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Kansas City, MO, United States

Nagle C.,BNIM
ASHRAE Journal | Year: 2014

The Iowa Utilities Board and Office of Consumer Advocate (IOB/OCA) in Des Moines is an energy-efficient building and a symbol of the state's sustainable stewardship. Design decisions for the building have been driven by energy-efficiency and integrated design, ranging from the geothermal system to the height of the office furniture. The IUB/OCA uses the building to conduct its business and also as an education tool for energy-saving technologies and increased efficiency and health in the built environment. The integrated energy efficiency measures, which have contributed to the building's overall performance, include geothermal field tied to dual-stage heat pumps and the installation of total energy recovery unit .

Svec P.,BNIM | Berkebile R.,BNIM | Todd J.A.,Independent Consultant
Building Research and Information | Year: 2012

To facilitate the practice of regenerative design and development, the US Green Building Council (USGBC) and a core team envisioned a forum, a repository of information and a framework that are capable of stimulating dialogue among a diversity of practitioners and decision-makers with different disciplinary backgrounds and viewpoints. The REGEN tool is a work in progress and intended to support any regenerative design and development process, particularly in the early planning and design stages, with new questions and new types of information organized into a web of interconnection. It is intentionally neither a rating system nor a universal definition of regenerative design. Instead, it is a systems-based model of making connections at and between systemic levels, issue level and strategic level, thereby allowing the discovery of synergies, and encouraging a dialogue about place and quality of life for all life. The conceptual development of the REGEN tool is presented along with thoughts for its realization. The regenerative design process has the potential to change worldviews in a constructive way when it brings together new types of information, examples of process, and a perspective that is systems based, place based and oriented on positive outcomes. © 2012 Taylor & Francis.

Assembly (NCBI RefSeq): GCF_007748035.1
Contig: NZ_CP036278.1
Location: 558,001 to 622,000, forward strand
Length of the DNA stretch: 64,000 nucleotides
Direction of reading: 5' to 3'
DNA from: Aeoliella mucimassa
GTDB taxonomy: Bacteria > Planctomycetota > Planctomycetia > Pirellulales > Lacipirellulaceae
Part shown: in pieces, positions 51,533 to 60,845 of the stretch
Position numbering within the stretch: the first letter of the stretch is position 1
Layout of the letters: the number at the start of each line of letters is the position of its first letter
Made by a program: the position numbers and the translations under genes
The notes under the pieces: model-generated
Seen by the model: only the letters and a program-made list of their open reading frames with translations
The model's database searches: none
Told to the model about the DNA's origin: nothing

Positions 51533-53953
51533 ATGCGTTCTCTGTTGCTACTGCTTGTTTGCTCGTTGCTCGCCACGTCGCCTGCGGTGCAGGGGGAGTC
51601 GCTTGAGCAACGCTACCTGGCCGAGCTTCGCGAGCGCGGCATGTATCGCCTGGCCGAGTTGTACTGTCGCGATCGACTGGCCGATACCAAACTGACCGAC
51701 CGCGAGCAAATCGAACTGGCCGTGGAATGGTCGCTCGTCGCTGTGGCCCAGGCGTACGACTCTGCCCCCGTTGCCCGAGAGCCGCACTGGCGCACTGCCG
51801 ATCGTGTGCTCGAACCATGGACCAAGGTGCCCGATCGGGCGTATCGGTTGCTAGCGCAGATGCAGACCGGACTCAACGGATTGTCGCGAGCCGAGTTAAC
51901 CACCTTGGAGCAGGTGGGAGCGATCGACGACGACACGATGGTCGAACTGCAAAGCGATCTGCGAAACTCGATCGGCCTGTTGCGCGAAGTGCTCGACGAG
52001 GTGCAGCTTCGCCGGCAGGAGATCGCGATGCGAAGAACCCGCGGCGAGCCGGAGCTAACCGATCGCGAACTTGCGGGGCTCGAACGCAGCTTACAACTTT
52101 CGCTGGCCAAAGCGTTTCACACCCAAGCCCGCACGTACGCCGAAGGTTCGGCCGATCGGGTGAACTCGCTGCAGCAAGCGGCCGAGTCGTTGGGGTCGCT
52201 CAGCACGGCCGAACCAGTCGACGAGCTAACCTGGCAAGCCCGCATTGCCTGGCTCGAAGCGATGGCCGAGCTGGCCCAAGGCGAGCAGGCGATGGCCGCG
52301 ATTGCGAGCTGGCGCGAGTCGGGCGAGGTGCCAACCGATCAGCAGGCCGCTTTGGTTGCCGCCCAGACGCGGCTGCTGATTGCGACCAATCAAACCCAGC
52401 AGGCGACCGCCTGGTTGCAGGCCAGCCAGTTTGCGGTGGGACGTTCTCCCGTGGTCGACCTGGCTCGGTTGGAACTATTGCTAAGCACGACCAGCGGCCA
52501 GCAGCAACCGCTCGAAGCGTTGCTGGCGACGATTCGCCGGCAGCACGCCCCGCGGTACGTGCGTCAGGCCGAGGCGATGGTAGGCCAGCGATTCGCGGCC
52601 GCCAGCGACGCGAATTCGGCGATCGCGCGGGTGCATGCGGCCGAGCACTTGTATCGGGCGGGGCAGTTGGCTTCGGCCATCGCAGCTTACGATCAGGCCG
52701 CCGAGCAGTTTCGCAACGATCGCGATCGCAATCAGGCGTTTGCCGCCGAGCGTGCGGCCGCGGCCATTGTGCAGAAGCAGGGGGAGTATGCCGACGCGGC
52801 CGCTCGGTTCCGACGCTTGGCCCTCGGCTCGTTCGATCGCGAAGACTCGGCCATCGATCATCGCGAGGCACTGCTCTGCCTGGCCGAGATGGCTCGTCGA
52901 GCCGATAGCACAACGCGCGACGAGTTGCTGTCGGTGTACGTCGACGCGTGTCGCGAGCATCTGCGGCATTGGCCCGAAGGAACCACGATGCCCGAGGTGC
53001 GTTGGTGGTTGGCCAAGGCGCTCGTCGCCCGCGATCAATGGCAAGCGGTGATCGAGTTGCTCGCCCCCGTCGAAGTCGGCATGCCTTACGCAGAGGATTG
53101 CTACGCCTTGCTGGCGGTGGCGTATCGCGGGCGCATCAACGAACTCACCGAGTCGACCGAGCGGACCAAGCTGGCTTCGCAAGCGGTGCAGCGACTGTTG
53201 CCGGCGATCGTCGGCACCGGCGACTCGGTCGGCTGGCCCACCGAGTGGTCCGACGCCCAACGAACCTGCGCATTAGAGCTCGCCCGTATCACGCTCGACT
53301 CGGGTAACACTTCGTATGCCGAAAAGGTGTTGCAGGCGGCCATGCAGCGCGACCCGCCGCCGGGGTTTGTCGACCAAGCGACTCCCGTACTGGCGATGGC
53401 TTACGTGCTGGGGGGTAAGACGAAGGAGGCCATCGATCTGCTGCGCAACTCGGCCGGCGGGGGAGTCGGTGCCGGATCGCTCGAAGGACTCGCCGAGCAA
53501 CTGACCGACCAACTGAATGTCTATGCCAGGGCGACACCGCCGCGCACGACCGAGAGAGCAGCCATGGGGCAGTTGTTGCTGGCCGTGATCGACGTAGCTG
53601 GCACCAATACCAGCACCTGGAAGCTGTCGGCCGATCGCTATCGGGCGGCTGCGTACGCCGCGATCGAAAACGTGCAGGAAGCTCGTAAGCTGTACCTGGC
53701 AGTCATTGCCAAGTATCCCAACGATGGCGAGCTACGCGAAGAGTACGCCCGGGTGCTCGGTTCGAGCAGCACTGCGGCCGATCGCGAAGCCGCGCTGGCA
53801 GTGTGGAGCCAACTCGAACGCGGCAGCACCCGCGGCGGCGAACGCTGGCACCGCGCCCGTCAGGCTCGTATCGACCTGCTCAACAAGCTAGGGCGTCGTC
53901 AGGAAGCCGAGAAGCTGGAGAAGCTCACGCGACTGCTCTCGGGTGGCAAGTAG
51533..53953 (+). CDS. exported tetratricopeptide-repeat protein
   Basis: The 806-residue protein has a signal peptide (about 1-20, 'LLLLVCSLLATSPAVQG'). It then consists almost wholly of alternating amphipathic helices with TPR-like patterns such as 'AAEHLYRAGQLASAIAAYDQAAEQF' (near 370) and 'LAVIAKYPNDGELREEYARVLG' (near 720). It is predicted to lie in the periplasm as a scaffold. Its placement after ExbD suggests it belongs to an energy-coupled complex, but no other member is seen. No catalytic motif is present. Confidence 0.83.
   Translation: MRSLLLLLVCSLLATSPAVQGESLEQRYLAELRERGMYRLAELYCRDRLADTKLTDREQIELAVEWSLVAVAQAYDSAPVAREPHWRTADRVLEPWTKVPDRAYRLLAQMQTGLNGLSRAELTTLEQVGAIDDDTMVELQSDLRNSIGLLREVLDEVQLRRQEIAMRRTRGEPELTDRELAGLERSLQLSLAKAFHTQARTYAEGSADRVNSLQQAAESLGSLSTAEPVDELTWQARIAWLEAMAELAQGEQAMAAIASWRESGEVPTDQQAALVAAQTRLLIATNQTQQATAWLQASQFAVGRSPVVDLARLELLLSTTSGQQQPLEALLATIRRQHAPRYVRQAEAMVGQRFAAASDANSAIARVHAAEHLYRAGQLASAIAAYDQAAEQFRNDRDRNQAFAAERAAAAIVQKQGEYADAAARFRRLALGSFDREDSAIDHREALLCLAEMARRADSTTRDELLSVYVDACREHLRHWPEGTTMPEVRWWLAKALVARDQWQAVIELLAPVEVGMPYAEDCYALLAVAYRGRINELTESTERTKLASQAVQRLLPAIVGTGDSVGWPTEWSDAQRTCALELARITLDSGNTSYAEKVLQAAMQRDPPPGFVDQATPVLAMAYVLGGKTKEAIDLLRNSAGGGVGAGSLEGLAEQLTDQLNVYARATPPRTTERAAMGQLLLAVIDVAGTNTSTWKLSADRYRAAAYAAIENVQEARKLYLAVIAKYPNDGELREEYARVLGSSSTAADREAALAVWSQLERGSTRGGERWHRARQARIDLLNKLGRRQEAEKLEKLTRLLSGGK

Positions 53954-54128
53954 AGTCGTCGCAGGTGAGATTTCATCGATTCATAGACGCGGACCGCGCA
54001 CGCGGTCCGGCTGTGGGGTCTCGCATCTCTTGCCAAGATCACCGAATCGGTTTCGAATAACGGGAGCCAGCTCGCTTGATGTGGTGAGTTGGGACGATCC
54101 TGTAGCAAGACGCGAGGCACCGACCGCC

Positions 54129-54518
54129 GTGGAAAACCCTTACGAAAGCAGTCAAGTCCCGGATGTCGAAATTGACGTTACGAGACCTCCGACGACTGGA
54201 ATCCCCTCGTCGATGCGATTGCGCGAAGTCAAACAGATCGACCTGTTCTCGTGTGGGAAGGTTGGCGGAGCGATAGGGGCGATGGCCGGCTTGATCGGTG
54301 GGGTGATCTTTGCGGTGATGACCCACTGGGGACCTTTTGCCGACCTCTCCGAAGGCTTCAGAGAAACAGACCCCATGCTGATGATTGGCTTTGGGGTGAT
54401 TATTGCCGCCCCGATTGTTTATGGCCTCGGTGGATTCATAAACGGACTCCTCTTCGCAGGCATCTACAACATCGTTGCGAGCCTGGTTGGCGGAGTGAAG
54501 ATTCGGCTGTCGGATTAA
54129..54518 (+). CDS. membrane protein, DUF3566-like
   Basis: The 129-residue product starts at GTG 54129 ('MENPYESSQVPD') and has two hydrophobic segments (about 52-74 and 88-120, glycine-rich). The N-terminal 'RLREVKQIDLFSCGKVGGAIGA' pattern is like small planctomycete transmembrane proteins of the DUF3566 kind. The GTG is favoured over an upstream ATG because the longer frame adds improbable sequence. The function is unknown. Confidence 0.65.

Hoxie C.,BNIM | Berkebile R.,BNIM | Todd J.A.,Independant Consultant
Building Research and Information | Year: 2012

Definitions of regenerative design, regenerative development and regenerative thinking differ, but community engagement is an integral component of these definitions. A critical aspect in regenerative approaches is the focus on the uniqueness of place and the creation of a story of the place, with the local community playing a crucial role in developing this story. Practitioners have found that engaging communities in these efforts requires a different approach, one that is designed to elicit and clarify aspirations and values and which enables the community to recognize and feel its connections to the natural systems of which they are a part. An approach to community engagement is presented that has been developed, tested and refined over the past two decades. Its basis is founded on establishing honest, deep and ongoing dialogue within the community and between the community and the project team. As the case studies presented in this paper indicate, one of the most important benefits of a process of dialogue is a community that has developed shared goals and leaders to ensure progress toward those goals over time. Wider implications for design and planning professionals include the potential to redefine their processes and services, examining responsibilities to the local community and working with the research community to develop a wider evidence base. © 2012 Taylor & Francis.

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